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You should strive for a clean drivetrain

While you’re hanging around this summer, why not try your hand at making sure you have a clean drivetrain? With these simple steps, you’ll be the grease monkey you always dreamed of being! Not only that, but keeping your drivetrain clean and lubed extends the life of your bicycle and helps maintain proper shifting performance and pedaling efficiency.

Steps:

1. When riding primarily on roads, you should clean and re-lube your chain at least once every three or four rides, depending on the conditions (rain, excessive road grit, etc.).

2. Run the chain backward through a clean cotton rag until the chain is fairly clean and dry. Lube the chain with your favorite lube, making sure that some lube gets on each link. Run chain back through the rag once more to remove excess lube. Don’t have a favorite chain lube? Check out 2 of our favorites White Lightning Clean Ride or Bike Medicine Purple Extreme.

3. Clean the cassette or freewheel. You can “floss” the cassette or freewheel with a clean rag to remove built-up gunk. If it is really dirty, you may want to scrub the cassette or freewheel cogs with an old toothbrush and some de-greaser.

4.  Wipe off your front and rear derailleur. Afterward, spray the derailleur pivots with a light, penetrating lube.

5. Wipe off your chainrings from time to time with a clean rag. If they are really dirty, you may want to scrub them with an old toothbrush and some de-greaser.

6. Clean the rear derailleur jockey wheels from time to time with a clean rag to prevent the build-up of gunk.

Tips:

If your chain is really dirty, you may need to remove it to clean it properly. However, if you regularly follow the steps above, you will not need to do this. You can buy chain cleaning kits which run the chain through a solvent bath. You can also use a wide mouth soda bottle, Gatorade bottle, or old water bottle as a chain bath. Again, following the recommendations above should keep your drivetrain clean.

You should generally replace your chain every 2000 miles. If you wait longer than that, your old chain may begin to put undue wear on your cassette or freewheel. Don’t forget to wash your bike!

Happy cleaning!

James Balentine, owner of City Limit Cycles

Wash your bike and extend the life of its parts

This time of year it seems like you always need to wash your bike. Whether it is from rain or indoor trainer rides, it seems like your bike is always dirty, even a couple of days after you wash your bike.

Everybody knows that when you ride in the rain your bike will get dirty, but it can get just as dirty from sweat and sports drinks when riding on a trainer. Click To Tweet

Items needed to thoroughly degrease and wash your bike

1. Workstand or something to hold the bike off the ground (a rear car rack works well)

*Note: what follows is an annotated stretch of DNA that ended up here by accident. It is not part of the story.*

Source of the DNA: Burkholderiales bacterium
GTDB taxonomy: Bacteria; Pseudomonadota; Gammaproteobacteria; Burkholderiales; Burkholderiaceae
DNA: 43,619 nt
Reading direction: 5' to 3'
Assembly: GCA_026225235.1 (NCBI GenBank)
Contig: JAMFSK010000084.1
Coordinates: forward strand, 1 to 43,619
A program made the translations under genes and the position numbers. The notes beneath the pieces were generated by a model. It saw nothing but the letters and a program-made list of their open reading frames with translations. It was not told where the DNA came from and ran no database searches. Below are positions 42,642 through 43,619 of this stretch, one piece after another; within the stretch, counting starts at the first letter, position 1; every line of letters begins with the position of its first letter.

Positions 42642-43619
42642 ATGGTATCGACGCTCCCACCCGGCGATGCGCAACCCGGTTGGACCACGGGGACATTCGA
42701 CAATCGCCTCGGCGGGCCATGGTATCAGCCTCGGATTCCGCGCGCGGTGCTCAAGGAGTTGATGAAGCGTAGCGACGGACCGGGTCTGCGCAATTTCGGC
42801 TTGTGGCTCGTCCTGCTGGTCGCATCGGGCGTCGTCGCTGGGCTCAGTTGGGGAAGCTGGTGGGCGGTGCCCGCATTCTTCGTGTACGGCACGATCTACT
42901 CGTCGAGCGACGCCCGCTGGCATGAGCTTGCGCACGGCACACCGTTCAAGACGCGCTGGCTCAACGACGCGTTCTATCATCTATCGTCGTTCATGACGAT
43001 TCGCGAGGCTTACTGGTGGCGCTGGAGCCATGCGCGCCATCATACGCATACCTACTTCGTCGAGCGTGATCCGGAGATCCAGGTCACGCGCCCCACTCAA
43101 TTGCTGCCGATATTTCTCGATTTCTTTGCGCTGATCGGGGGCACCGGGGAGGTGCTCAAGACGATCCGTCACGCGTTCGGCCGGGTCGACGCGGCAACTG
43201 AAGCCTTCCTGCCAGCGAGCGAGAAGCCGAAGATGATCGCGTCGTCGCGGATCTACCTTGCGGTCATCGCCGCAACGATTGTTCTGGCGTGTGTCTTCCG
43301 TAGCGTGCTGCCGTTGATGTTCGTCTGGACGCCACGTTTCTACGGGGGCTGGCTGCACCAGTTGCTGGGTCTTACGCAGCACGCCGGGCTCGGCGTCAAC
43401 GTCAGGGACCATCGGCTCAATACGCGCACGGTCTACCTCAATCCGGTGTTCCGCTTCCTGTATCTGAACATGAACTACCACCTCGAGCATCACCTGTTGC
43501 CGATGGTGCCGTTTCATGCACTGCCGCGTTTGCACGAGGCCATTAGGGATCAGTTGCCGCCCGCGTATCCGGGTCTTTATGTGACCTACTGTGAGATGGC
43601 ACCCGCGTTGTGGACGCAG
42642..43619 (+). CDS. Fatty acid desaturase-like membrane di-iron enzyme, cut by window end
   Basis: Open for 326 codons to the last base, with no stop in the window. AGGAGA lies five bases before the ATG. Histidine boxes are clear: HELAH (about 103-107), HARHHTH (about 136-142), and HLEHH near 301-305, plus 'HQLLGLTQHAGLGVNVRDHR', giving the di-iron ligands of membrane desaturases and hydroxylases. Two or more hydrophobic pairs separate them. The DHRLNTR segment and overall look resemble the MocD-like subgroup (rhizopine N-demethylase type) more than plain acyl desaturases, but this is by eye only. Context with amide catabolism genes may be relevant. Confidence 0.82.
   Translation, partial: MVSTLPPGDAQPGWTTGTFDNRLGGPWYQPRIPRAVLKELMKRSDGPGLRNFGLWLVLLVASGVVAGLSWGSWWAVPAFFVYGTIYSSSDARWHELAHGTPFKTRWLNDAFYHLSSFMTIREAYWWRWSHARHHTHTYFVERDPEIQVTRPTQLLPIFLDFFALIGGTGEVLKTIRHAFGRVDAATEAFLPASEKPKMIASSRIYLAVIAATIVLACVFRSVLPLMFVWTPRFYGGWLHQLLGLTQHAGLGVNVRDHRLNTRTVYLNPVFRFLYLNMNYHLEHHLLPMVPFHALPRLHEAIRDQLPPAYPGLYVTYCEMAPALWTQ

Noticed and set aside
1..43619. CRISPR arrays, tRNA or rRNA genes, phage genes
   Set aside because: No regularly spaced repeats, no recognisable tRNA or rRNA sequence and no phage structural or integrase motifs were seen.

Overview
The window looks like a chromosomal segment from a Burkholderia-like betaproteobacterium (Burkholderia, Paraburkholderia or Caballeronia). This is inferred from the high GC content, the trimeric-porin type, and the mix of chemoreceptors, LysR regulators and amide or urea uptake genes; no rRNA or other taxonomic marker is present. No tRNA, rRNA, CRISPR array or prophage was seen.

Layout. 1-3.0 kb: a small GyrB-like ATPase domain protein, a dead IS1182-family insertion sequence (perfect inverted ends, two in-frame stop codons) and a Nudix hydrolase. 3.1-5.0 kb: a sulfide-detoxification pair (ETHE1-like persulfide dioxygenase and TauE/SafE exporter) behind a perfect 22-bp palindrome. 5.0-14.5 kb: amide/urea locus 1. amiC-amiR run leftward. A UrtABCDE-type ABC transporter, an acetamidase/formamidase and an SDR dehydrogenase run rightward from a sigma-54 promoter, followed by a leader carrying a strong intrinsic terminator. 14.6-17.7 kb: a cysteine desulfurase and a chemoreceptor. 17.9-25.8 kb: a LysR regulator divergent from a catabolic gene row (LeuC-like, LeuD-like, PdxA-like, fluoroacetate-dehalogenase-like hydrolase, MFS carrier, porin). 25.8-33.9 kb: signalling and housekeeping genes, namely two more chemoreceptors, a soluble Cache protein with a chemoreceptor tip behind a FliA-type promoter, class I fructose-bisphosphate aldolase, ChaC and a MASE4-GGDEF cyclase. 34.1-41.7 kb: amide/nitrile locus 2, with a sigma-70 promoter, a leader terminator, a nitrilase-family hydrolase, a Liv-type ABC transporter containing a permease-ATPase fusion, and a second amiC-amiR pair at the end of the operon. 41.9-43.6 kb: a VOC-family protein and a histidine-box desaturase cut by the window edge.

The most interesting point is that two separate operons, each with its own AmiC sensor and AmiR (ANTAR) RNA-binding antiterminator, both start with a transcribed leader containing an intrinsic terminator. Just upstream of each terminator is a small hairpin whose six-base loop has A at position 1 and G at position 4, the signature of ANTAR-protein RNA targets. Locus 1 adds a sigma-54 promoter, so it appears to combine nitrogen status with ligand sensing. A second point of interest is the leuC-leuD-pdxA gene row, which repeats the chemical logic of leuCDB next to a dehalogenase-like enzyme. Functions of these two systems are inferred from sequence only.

2. Brushes (I personally prefer the Finish Line Pro Brush Kit, but there are several different brush sets to choose from)
3. Bucket (Home Depot or Lowes both have cheap 5-gallon buckets)
4. Simple Green (standard green stuff is what we use at the shop)
5. Degreaser (every lube company makes one) Tip: don’t use anything real strong, it can damage the paint finish on your bike
6. Access to a garden hose (don’t use a pressure washer, the high pressure can push the grease out of the bearings)

Follow these steps

The first thing to do is put a little degreaser on the chain. Don’t use too much, a little goes a long way. Let it sit on the chain for a minute or two. Give the chain a light scrubbing and rinse it off with the hose. Next, make a Simple Green solution with about a 3 to 1 ratio of water to Simple Green. Take your big brush and use the solution to wash all the big parts of the bike (frame, fork, wheels, cranks, and derailleurs) Smaller brushes work better in the tight areas. I like to start at the front of the bike and go back so I don’t miss anything.

Use the garden hose to rinse off the entire bike. Don’t forget to wash the bar tape, saddle, and tires. These parts tend to get forgotten and they can get pretty gross if they stay dirty. Washing your tires also gives you a chance to inspect them for big cuts and pieces of glass that may be embedded in the rubber. You can let it dry outside or hand-dry it with a towel. After it has dried off you can then lube the chain and it will be ready to ride next time.

If you keep your bike clean it will prolong the life of every part on the bike and help to keep it working perfectly. Remember: a clean bike is a happy bike.

by: James Balentine, owner of City Limit Cycles, an Austin, Texas-based mobile bicycle repair company that comes to you. Balentine began working with bikes in 1990 when he was 12. He began racing mountain bikes in 1991 and BMX in 1992, winning 12 national championships before turning pro in 1999. He has worked with USA Triathlon as a mechanic for Team USA since 2004. Since 2013, Balentine has worked with the US Paratriathlon team and is their sole mechanic.